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Employment Conditions in France

Terms & Conditions of Employment in France

Probation period

Trial periods vary according to the role and the collective agreement, as follows:

  • For employees and workers: 2 months
  • For supervisors and technicians: 3 months
  • For executives: 4 months

The probation period can be renewed provided that the employment contract and the applicable collective bargaining agreement specifies this.

An employer may end employment during this period without additional compensation, but they must respect the notice period (or pay it in lieu).

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Non-compete & exclusivity

It is impossible to include an exclusivity clause or a non-compete clause in the employment contract unless such provisions are included in a services agreement provision.

Time tracking

Employees have a right to receive a monthly document, often attached to their payslip, breaking down the total number of overtime hours worked during the year, the number of compensatory replacement rest hours acquired, and the number of compensatory rest hours actually taken during the month.

Employers must monitor the number and date of days or half days worked for employees where working time is calculated in days over the year. They must also ensure working time and workload are reasonable, comply with minimum rest periods and respect the maximum working hours and work-life balance.

Business transfer

Provided the conditions are met for a TUPE transfer, employees are automatically transferred to the new company during a business transfer and can carry over their continuous service period. Employment terms and conditions should not be modified after the transfer unless the employee agrees to it.

Employers are not allowed to dismiss employees before undertaking a business transfer unless the employer implements a social plan (plan de sauvegarde de l'emploi) to safeguard some of the jobs that are at risk. In this case, only the jobs remaining after the social plan has been implemented are automatically transferred to the acquiring entity. Dismissals executed by the transferee after the transfer are subject to the usual rules on dismissals.

Employees' collective employment rights are not maintained, except for a limited period (usually 15 months), as collective agreements are not transferred to the transferee. The new employer must negotiate a new collective agreement (accord de transition ou d'adaption) that defines the transferred employees' collective rights.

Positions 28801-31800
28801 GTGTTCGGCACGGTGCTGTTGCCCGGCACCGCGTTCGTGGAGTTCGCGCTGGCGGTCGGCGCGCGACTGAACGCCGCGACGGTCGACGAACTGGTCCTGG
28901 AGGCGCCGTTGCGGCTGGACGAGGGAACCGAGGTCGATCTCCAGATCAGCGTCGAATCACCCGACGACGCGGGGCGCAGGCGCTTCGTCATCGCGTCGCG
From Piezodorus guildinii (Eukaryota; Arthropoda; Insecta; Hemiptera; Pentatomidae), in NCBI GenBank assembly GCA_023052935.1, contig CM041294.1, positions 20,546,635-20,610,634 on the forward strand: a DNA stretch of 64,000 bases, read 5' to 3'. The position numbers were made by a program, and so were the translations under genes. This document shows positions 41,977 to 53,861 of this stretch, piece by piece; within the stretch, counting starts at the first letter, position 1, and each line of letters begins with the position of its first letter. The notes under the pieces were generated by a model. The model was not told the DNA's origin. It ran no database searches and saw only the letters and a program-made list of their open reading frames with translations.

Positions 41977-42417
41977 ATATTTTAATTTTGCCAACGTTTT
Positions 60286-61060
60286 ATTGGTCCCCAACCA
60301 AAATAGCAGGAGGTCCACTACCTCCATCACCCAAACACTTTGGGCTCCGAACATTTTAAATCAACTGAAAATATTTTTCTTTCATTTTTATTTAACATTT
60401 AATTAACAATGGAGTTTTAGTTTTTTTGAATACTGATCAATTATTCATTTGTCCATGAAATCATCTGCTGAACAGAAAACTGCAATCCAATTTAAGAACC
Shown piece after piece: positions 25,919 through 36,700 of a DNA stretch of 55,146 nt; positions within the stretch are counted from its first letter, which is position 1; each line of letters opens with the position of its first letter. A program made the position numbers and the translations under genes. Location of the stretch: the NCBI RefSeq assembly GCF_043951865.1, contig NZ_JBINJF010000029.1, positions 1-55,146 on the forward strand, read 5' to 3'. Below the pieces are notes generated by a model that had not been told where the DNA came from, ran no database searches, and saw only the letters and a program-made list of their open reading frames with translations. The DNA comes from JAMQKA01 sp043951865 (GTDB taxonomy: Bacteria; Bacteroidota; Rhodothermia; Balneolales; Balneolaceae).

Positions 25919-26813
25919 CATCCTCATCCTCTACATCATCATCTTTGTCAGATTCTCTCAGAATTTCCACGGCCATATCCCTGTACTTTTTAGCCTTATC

Intellectual property


Inventions created by an employee during employment, related to the company's business, using company knowledge, data and technology are property of the employer. Employees are entitled to receive fair additional compensation for them, which can be part of their salary.

The author of an intellectual work owns, with effect from the date of creation, its exclusive IP rights, which are enforceable against all persons. Ownership of the copyright can be assigned to the employer by written agreement (employment contract). Employees always retain the moral rights to their work. They are not entitled to any additional compensation for a transfer of copyright ownership.

Restrictive covenant

Employees are bound by a duty of loyalty towards their employer, which prevents them from engaging in any activity against their employer's interest. Employment contracts can also set out more specific non-compete provisions. During employment, employees can be required to:

  • Devote all of their attention to the company's business
  • Not take part in any other professional activity, whether compensated or not (except for part-time employees)

Non-compete clauses after termination are valid if they are included in the employment contract or in an amendment to it. In addition, the non-compete clause must satisfy all of the following criteria:

  • Be essential in protecting the company's legitimate interests
  • Apply over a specific period (two years is the limit generally upheld by the courts) and to a defined geographic area
  • Considering whether the employee's position is specialised (that is, the clause must not prevent employees from continuing to work in their professional field)
  • Impose a duty on the employer to pay the employee financial compensation (this is usually at least 30% of the employee's former salary throughout the period during which the clause applies).

Non-compete clauses that do not meet all four conditions are invalid. Collective bargaining agreements can also provide for non-compete clauses.

Activity reports (compte rendu d’activité)

Employees are required to disclose monthly activity reports, which enable the monitoring and controlling of the workload. As part of this monthly timesheet, the employee provides information on the number of days worked in the completed month, the positioning or qualification of rest days as weekly rest, paid leave, or other leave. The employee activity report must be approved by the employer and include the dates of the days and half-days worked. Using the activity report, employers analyse and ensure that the employee's workload is reasonable and organise an annual meeting to discuss the workload.

The activity report must include details surrounding the employee's working periods, such as providing services, prospection, sick leave, holiday, training, staff representative activities.

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